Here’s the whole list for 2010. ¬†I’m up to 52 and easily on track to finish 75 books by the end of the year. ¬†I haven’t tackled the big boys yet–McCullough’s¬†John Adams and Inwood’s¬†A History of London. ¬†I need a read-all-day kind of vacation but I don’t see it happening any time soon. ¬†So, maybe I’ll make them the first two books of 2011 when the colleges are on break. ¬†In the short term, my book group is reading The Sparrow. ¬†I went ahead and added the second book, Children of God, to my Kindle as well. ¬†So, the minute I finish Anne Perry’s No Graves As Yet, I’ll start reading.

The photo a day plan has failed. ¬†I made it until June and then things just fell apart. ¬†Now, I can’t even locate my camera! ¬†But, in looking for early photos of our beloved black lab Ivy who we lost this summer (16 years and several months…she had a GREAT life!), I’ve gotten access to the digital photo archives for the Richardsons that started with our Sony Mavica some time in 1996 or 97. ¬†It will include our Lewis and Clark photos, only a very small few of which are on the web. ¬†I’ll save the stories of that trip for another post but let’s just say that Kinko’s was pretty much the only Internet access in those days and they charged $12 an hour! I’m hoping to find some time soon to start going through them and may start my own “picture a day” project that pulls things from the archives. ¬†There’s also a drawer full of digital video tapes that could yield some gems.

I’ll keep you posted. ¬†And, I’ll go ahead and post this so I don’t go another four days!

And Now For Something Completely Different

I finished up the Abigail Adams mystery and enjoyed it, although the nature of the crime seemed somewhat 21st century to me despite the author’s best effort to show it in an 18th century light. I figured it out along with Abigail and, as I mentioned earlier, found the depiction of Boston and its daily life to be the most interesting.

An aside on the nature of the Internet and multitasking…I began to write this post while I was rendering video.¬† As I wrote the post, I thought I would check to see if there were plans for another mystery in the series.¬† I discovered that Barbara Hamilton is actually a pseudonym of Barbara Hambly, a mostly fantasy and science fiction writer. I spent a little bit of time trying to confirm this but Wikipedia was no help at all.¬† Nor the Fiction Database.¬† There is a brief mention in a comment on Good Reads and an online bookstore lists both names as the author.¬† But, she has an interview with Barbara Hamilton on her website that makes it pretty clear. I’m wondering if I should update the Wikipedia entry?¬† I feel like I need a definitive source.¬† I did find the answer to my original question: There are at least two more books in the works in the series and maybe a fourth that will involve Martha Washington.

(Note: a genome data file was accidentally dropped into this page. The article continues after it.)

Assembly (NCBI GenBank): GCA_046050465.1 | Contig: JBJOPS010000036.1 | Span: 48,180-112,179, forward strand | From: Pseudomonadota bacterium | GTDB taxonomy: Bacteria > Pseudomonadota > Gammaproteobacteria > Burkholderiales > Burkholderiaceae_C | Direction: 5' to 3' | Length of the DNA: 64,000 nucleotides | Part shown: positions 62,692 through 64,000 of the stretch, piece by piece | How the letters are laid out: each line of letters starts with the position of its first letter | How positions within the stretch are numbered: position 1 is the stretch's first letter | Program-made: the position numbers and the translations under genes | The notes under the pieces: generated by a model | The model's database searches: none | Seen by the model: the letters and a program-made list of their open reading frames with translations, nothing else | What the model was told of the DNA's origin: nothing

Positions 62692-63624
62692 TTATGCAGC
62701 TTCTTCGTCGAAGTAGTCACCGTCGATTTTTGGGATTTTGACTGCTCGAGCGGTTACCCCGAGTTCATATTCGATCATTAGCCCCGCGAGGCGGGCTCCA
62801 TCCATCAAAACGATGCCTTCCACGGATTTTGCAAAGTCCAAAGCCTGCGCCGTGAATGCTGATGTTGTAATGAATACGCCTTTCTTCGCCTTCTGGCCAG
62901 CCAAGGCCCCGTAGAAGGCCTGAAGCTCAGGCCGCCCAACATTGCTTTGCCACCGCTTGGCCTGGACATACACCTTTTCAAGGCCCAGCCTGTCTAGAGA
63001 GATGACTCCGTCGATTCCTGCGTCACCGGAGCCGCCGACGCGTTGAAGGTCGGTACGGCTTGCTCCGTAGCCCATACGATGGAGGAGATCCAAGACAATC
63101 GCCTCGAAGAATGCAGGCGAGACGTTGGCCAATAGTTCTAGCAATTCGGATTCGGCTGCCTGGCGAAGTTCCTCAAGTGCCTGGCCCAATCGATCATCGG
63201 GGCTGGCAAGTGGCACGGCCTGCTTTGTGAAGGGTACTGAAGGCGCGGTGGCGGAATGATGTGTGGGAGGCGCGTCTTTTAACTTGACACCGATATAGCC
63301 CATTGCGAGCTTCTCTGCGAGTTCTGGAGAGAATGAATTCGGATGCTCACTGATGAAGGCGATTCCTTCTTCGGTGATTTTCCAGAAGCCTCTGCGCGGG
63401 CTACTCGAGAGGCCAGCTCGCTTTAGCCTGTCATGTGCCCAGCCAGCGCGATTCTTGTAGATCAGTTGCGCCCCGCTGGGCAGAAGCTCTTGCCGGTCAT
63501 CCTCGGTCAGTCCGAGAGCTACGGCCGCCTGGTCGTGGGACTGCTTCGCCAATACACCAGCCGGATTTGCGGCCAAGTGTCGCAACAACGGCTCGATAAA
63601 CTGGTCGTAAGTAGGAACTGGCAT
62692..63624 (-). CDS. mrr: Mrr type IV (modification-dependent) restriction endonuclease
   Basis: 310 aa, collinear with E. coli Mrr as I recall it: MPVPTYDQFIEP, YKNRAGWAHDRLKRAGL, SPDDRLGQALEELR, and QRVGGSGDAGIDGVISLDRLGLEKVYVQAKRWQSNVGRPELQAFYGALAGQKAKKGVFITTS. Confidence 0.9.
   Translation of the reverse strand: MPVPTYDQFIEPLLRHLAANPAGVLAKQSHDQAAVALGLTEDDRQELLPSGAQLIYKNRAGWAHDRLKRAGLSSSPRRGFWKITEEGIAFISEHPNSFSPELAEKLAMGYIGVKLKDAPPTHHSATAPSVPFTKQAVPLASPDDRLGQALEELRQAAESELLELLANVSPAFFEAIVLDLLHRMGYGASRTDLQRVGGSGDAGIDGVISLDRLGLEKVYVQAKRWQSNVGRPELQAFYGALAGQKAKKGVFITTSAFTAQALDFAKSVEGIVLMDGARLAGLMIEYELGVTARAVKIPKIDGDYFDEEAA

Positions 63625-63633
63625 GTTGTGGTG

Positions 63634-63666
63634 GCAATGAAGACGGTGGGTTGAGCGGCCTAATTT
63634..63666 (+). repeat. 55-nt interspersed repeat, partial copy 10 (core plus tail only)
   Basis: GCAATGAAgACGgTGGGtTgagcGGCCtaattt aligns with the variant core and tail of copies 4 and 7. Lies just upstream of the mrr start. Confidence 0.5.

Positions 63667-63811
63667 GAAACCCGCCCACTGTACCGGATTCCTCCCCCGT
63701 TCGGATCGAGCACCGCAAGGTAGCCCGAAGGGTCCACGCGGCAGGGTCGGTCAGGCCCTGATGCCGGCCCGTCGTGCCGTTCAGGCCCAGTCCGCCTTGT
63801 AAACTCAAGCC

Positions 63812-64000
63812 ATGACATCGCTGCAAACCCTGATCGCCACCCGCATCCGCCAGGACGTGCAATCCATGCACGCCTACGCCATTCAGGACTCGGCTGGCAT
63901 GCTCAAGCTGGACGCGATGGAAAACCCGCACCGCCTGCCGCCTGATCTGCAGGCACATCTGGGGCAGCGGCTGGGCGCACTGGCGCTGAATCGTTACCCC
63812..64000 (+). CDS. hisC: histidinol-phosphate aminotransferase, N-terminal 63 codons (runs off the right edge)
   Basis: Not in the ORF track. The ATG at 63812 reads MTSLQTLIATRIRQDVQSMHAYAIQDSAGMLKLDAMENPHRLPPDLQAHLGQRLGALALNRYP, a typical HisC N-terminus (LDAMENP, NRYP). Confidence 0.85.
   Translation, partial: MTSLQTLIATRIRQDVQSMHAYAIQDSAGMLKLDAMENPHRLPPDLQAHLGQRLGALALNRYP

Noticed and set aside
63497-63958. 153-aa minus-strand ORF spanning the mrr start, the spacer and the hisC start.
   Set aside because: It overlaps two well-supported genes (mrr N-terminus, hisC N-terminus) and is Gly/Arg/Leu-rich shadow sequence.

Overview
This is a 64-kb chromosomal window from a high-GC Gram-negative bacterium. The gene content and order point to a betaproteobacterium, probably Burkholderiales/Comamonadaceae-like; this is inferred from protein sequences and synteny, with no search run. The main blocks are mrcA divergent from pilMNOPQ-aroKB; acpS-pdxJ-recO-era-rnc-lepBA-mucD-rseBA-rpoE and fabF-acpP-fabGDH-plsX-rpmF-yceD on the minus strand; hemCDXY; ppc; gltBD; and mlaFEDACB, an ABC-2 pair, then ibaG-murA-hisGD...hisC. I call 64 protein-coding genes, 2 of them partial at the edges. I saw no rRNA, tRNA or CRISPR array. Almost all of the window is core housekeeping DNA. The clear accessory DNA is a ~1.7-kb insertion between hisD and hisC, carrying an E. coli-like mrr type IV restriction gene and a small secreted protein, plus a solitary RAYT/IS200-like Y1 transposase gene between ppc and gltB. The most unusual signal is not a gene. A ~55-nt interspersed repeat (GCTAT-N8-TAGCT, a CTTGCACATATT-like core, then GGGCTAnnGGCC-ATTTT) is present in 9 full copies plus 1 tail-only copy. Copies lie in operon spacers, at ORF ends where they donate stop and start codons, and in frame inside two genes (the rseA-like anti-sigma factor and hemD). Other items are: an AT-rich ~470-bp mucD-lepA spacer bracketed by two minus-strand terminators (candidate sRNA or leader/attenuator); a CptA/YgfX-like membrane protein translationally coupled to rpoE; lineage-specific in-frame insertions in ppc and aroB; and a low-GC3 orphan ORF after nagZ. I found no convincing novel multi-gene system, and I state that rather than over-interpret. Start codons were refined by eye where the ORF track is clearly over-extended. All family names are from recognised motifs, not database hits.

Now, I’m back from that bit of birdwalking…I edited the video and it’s rendering some more while I write.¬† Yesterday, I wasn’t sure what I was going to read and spent some time in the afternoon looking at the pile of books in the bedroom that were supposed to be the ones I was reading in 2010.¬† I have gotten through very few of them as I’ve either read new books or books from other shelves.¬† (The biographies, all hard backs, cleaned off half a shelf in the office.)¬† I was thinking about more bios: John Adams, Marie Curie, Margaret Mead, or doing a Jasper Fforde weekend with the two new ones I have, or immersing myself in English history with Sharon Kay Penman, Alison Weir, and Antonia Fraser.¬† But then…at the bottom of the pile in the back, there were three library books.¬† (As a prof at WM, I get to keep books for a year.)¬† They were from Bernard Cornwell’s Civil War series, The Starbuck Chronicles. I have the first three and it turns out there are five of them.¬† The first one–Rebel–opens in Richmond, the day after Fort Sumter and after spending some time with it this morning, that’s what I’ll be reading for the next few days.¬†¬† Aah, I am relieved that I have made that decision since I’m going to sit out in the sun this afternoon and I’ll need a book in hand.

I managed to get through most of the books I had been reading since at one point I had about four going at the same time, not something I usually do, but I still haven’t finished Bound for Glory.¬† It’s on the Kindle but I don’t know if that’s the problem or not.

Meanwhile, the video is rendered and it’s time to move on…

Historical Fiction Mysteries

Well, the sick husband passed the cold along to me so I’ve spent a lot of time in bed for the past 72 hours.¬† I finished the Wyeth biography (really terrific read) and then puttered over the books to decide what to read next.¬† I found two mysteries that seemed like perfect sick bed reading: The Apostate’s Tale by Margaret Frazer and The Ninth Daughter by Barbara Hamilton, which features Abigail Adams.¬† I’ve finished the former and am half way through the latter.

Dame Frevisse is the sleuth in The Apostate’s Tale, the 18th book in the Sister Frevisse series.¬† She’s a nun at the priory of St. Frideswide.¬† The portrait of life in a 15th century priory was well drawn, and her characters were compelling.¬† She let us into the thoughts of both Dame Frevisse and the apostate nun who returns to the priory, dragging the outside world with her.¬† The side tale of a young woman considering becoming a nun is interesting in its portrait of life choices for women in that time.

The main problem I had with the book was that I had solved the mystery long before she did.¬† There was lots of internal questioning that seemed tedious and repetitive and you wondered that she hadn’t put it all together since the path seemed pretty clear.¬† But I’m willing to forgive that since the prose was good and I read these more the historical views rather than the mystery.